The FSC plans to add independent oversight when the genetic testing provisions are added to its Life Insurance Code of Practice. It has input from consumer rights organisation the Financial Rights Legal Centre and a compliance committee, which will collect and have oversight on industry data.
Looking beyond underwriting
While Kirwan believes Australia has the balance right, the UK’s Duncan Minty is not so sure. Minty worked in the disability insurance area for many years before starting his own firm, Ethics and Insurance. He is concerned that the UK Concordat and Moratorium on Genetics and Insurance agreement between the industry and the government, which is now renewed every three years, is an ‘analogue’ agreement, which is not fit for purpose in the digital era of big data.
‘The UK code hasn’t fulfilled its original intentions, and there have been side doors to get out of and back doors where issues can be ignored,’ he says.
‘One major problem is that it focuses only on underwriting when, in fact, insurance decisions are made in marketing, counter-fraud and in claims, and the code has largely ignored this.’
Be careful what you wish for
Beyond the problems Minty sees with the UK approach, such as its voluntary nature, he sees a wider issue that presents almost an existential threat to life insurance.
‘Once you get to the point that people know what their health risk is and so does the insurer, say for example you have cancer and no-one wants to insure you, then that is part of a wider question on the sustainability of the underwriting model for delivering what the public expects the insurance market to provide, which is some form of risk transfer,’ says Minty.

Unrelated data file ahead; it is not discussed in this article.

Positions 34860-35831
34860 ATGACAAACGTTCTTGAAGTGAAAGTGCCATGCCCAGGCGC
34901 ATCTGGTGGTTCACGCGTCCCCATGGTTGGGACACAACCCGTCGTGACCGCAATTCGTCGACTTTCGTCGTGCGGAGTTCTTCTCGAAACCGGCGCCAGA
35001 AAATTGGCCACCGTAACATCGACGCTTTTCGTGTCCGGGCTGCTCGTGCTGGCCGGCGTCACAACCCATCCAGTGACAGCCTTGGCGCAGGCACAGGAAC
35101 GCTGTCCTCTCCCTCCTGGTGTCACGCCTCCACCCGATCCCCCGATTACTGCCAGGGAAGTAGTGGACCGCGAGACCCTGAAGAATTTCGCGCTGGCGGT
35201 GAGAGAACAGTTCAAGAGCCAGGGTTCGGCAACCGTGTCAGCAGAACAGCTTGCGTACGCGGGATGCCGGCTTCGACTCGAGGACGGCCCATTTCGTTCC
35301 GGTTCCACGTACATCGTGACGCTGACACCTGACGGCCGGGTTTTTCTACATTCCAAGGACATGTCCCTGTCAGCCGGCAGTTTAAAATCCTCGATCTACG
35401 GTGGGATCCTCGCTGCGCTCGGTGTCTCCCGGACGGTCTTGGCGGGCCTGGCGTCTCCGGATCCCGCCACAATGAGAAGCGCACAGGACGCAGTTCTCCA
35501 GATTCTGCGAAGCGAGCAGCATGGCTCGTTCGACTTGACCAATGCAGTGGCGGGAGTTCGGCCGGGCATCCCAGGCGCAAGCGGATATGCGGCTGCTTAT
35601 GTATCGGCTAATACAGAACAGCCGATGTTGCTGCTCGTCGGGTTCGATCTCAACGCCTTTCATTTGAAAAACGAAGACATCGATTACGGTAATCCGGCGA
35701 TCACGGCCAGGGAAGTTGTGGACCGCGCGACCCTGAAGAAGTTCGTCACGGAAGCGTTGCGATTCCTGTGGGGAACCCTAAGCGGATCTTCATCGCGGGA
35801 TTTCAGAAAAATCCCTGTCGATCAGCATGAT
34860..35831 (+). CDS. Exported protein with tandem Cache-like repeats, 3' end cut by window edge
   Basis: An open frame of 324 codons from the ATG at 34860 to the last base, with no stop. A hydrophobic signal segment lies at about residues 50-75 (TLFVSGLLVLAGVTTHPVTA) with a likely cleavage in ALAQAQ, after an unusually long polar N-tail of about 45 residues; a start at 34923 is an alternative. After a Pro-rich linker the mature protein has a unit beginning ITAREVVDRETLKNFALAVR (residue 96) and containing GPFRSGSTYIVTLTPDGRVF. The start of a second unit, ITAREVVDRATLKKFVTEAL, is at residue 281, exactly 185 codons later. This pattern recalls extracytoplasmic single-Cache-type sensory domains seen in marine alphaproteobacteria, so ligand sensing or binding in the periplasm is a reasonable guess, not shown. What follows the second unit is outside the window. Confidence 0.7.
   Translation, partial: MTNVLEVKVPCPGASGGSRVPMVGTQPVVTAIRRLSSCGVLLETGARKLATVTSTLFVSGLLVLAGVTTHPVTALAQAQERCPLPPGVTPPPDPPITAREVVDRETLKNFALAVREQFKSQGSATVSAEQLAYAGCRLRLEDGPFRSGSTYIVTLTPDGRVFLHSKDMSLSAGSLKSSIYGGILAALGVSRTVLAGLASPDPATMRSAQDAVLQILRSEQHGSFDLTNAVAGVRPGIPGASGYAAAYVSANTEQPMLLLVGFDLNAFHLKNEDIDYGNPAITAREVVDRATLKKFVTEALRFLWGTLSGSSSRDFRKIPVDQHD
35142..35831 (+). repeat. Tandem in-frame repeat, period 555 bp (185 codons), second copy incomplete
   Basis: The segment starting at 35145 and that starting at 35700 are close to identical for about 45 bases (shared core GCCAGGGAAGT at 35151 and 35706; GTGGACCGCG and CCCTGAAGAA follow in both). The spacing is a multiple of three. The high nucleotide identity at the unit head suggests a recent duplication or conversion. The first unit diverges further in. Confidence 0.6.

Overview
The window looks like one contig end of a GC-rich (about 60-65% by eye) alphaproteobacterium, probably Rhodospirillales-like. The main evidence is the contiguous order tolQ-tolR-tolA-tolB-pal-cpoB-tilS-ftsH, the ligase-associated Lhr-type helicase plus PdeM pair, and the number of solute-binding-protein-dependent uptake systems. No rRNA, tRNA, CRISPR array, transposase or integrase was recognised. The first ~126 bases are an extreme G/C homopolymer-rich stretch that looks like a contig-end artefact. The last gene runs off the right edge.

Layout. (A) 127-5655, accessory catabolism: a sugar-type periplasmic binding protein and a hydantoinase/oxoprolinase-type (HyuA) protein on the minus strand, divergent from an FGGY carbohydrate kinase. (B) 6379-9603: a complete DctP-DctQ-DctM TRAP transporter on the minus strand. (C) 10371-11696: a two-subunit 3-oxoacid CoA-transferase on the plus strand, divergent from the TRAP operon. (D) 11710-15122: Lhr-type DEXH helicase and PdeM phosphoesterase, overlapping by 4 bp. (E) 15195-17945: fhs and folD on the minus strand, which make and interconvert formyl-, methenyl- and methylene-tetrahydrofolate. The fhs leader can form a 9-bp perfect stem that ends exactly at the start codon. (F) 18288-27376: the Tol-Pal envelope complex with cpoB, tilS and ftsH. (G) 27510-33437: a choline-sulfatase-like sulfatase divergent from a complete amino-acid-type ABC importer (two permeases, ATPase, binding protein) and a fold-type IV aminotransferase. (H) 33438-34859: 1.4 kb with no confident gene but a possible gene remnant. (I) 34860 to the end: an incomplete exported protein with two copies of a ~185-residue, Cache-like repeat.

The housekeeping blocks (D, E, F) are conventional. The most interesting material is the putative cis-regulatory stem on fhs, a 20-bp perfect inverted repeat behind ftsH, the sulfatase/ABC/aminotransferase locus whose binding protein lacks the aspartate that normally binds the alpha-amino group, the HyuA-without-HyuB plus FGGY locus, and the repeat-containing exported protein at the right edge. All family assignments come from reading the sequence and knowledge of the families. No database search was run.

He points to a late 2021 speech by Piyush Gupta, CEO of Singapore’s DBS Bank, who said that genetic testing and insurance could be a case of ‘careful what you wish for’.
Gupta outlined a scenario where, in the future, insurance companies would use artificial intelligence (AI) and genetic technology to determine if people would remain cancer-free for the rest of their lives.
In this world, people who are going to be cancer-free might not take up insurance and, conversely, insurers could be unwilling to insure those pre-determined to acquire the illness. Other people could be scared off genetic testing for fear of an adverse finding, and this could undermine the advance of medical science.